We’ve all experienced a situation, whether it be with a manager, a coach or even a boss at a job that just didn’t seem to ever have your back when things got tough. The one that seemed to steer you in a direction, encourage a certain practice or habit, only to leave you hanging or even turn the blame onto you when things got tough.
That is everything that Bobby Cox was not, and that is part of what made him one of the greatest managers the game of baseball has ever seen.
Cox was for the ballplayers and unlike many modern day managers, he was never about himself but rather selfless and second to everyone of his players. Cox was a ballplayer and loved the game of baseball, probably more than anyone has. Even down to his spikes, which he laced up every game until his last because well, they were just part of the uniform, Bobby lived baseball. He was the only manager still wearing cleats this season, and they couldn’t have helped his knees which thankfully for the game of baseball were the cause of Bobby’s shortened playing career and what may have led him into managing.
The statistics will also tell the story of one of the most successful managers in history but the respect of players from Cox’s past does a much better job of cutting to the heart of things, quite quickly at that. As for some of the stats, Bobby was 4th all time in wins, won 15 division titles (including 14 straight from 1991-2005), a World Series Championship in 1995, was 4-time Manager of the Year, and probably most importantly, 1st all time in ejections.
I say the most important being the ejections because Bobby was hot-headed, only when he needed to stand up for one of his players though. If you saw any of the tributes that occurred over the last few weeks of the 2010 season then you got a chance to hear one of the hundreds of players that suited up to play for the future Hall of Famer share kind words of the retiring skipper. One of my favorites came from former Braves announcer Pete Van Wieren, who stated the three things that you know playing for Bobby Cox.
“Number one, you know what your role is on this team, number two, you know you’re expected to play the game the right way and play hard, and number three, you know that Bobby has got your back.”
As a leader, Cox was able to guide every type of player and the list of Braves that found success on the field under Bobby Cox’s management is as diverse and eclectic as you could imagine. From players like Phil Neikro, who when he played under Cox as an established All-Star, to the young guns of the early nineties that included All-Star pitchers John Smoltz, Steve Avery, Tom Glavine, and Greg Maddux, to hot shot gold-chain wearing youngsters like David Justice and Gary Sheffield, to the southern boys like Chipper Jones, Bobby guided them all. More importantly, he paid attention to them all, no matter how big of a star, or how small of a contributor to the team, Bobby was quick to stand up for every player at anytime because he was attentive.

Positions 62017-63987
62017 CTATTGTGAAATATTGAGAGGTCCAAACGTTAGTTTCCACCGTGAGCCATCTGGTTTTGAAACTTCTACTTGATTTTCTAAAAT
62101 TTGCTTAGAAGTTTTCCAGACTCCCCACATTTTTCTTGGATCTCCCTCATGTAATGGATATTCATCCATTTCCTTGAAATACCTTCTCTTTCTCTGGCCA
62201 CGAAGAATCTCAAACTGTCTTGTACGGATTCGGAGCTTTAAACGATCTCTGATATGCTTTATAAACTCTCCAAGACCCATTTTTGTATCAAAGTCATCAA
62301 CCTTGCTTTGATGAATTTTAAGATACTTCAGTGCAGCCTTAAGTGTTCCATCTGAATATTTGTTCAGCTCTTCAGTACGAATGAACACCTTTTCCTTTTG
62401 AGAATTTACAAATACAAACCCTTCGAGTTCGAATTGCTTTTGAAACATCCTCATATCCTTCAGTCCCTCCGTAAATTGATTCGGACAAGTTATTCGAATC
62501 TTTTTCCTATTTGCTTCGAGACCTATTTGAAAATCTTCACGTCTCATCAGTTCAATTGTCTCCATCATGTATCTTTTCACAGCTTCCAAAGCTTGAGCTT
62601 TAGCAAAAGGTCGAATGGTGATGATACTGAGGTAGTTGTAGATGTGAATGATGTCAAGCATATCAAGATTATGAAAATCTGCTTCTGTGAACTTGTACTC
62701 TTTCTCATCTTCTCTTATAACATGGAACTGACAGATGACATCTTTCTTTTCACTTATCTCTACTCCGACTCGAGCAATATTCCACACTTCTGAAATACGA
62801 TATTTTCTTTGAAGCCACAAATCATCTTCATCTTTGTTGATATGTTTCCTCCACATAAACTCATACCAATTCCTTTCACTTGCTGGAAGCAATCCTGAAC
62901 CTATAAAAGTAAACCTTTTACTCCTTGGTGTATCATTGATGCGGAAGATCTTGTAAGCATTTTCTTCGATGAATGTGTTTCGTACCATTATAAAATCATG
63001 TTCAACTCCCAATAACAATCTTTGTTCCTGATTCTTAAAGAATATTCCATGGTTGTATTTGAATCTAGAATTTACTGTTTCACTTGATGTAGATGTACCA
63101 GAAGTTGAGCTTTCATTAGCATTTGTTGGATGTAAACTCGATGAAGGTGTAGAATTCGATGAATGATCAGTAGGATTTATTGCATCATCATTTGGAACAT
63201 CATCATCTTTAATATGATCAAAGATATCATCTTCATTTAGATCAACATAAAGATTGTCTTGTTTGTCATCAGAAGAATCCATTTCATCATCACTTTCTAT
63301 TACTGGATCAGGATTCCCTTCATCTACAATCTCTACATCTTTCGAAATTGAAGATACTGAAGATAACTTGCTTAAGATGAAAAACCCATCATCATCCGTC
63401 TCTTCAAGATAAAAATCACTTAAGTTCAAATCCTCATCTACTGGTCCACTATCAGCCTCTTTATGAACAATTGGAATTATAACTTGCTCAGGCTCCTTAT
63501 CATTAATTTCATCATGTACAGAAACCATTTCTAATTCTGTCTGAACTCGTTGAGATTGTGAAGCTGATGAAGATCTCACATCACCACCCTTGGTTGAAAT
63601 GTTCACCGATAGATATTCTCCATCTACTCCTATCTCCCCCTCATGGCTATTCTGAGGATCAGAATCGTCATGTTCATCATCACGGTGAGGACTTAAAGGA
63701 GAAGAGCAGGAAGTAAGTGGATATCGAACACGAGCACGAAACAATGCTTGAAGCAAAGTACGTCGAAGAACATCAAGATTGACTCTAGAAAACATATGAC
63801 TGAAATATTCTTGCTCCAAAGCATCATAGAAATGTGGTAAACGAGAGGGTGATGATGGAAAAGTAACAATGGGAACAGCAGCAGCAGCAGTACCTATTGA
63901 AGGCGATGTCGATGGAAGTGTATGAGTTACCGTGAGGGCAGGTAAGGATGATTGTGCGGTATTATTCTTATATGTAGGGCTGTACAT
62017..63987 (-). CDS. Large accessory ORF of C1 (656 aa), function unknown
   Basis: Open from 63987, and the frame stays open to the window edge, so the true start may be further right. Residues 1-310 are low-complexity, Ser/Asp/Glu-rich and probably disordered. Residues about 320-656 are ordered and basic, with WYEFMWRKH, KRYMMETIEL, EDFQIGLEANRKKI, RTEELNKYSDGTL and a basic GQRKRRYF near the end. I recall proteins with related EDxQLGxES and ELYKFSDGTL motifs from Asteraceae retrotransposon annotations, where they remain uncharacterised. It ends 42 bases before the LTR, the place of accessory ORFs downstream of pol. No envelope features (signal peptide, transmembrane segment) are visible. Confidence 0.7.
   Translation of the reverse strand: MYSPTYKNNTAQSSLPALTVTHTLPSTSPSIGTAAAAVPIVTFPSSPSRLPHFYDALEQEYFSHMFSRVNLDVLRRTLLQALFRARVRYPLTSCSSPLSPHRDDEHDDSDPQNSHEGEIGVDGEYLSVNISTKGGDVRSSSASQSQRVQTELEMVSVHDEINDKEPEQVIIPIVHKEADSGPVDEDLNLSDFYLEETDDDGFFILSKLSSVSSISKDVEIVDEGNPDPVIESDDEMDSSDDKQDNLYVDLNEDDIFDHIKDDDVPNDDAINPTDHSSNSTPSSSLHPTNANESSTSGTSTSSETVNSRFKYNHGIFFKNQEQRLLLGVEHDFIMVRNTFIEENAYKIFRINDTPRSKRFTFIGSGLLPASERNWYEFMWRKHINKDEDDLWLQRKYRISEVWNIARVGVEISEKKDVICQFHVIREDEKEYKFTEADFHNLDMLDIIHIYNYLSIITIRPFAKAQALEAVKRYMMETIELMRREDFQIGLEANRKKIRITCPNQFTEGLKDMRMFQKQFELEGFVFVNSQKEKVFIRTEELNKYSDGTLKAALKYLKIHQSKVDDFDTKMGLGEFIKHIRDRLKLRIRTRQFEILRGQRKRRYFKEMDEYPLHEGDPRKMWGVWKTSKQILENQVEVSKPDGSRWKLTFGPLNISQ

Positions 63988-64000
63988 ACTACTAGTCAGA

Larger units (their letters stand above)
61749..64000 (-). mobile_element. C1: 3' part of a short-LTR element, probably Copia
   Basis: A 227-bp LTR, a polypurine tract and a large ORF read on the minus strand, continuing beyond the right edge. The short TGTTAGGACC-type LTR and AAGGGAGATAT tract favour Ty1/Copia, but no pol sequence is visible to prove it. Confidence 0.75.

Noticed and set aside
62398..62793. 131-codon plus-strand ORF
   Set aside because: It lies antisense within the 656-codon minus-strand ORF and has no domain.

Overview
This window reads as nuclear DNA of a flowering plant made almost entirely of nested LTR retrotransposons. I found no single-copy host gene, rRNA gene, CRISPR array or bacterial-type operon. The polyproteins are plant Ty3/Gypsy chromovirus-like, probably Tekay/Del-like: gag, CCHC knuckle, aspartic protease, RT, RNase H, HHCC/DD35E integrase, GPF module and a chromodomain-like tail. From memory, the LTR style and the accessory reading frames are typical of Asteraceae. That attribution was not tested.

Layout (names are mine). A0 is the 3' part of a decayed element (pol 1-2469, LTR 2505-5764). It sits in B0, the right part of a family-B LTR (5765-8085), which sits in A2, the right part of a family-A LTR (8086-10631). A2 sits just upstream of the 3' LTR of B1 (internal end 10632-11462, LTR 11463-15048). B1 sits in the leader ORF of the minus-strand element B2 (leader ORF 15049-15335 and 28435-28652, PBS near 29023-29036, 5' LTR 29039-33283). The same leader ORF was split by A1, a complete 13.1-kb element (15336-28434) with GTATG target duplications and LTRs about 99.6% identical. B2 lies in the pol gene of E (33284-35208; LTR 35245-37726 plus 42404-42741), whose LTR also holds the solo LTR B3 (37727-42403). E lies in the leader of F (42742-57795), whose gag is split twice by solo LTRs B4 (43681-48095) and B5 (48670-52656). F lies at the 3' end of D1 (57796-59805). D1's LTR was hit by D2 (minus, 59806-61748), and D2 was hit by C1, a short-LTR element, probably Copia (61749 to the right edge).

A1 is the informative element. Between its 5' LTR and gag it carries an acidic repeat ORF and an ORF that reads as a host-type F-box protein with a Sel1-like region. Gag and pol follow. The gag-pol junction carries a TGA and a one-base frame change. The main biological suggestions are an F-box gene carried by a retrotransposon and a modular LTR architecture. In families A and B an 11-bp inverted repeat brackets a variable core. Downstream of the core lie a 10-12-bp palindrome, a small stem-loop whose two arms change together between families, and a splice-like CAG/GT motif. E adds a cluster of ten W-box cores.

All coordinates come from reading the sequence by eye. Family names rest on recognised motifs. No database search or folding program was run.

The stories of Bobby arriving hours and hours before game time, and those of days that he was first one in and the last one to leave, attest to his commitment to his players. Even down to his final games in the recent MLB Playoff series against the San Francisco Giants, Cox was there for his players.
Even down to his last game, Bobby showed faith in his players. The final example, Cox visits the mound in the 7th inning of Monday night’s game to pull starting pitcher Derek Lowe. Lowe emphatically expresses to Bobby that he could get the job done, and Cox strolled back to the dugout, leaving the right-hander to clean up the mess he had gotten himself into. Unfortunately for Lowe, a couple of poor calls from home plate umpire Mike Winters meant that Cox had no choice but to make his move before the next batter. Nonetheless, it was an example of the empowerment that Bobby bestowed upon his players over the years, and what made him one of the best ever.
To me, the one thing that shows more than any what Bobby Cox meant to the players was the end of Monday night’s game. As the crowd chanted his name, Bobby Cox came out one last time and tipped his cap. As Ray Charles’ Georgia on my Mind played over Fulton County Stadium’s speakers, the fans cheered and seemingly the night took a pause for Bobby, just for a moment, as the entire Giants team momentarily stopped celebrating, what for many is likely the happiest day of their career, and tipped their caps and applauded for Bobby Cox, the greatest manager they never had.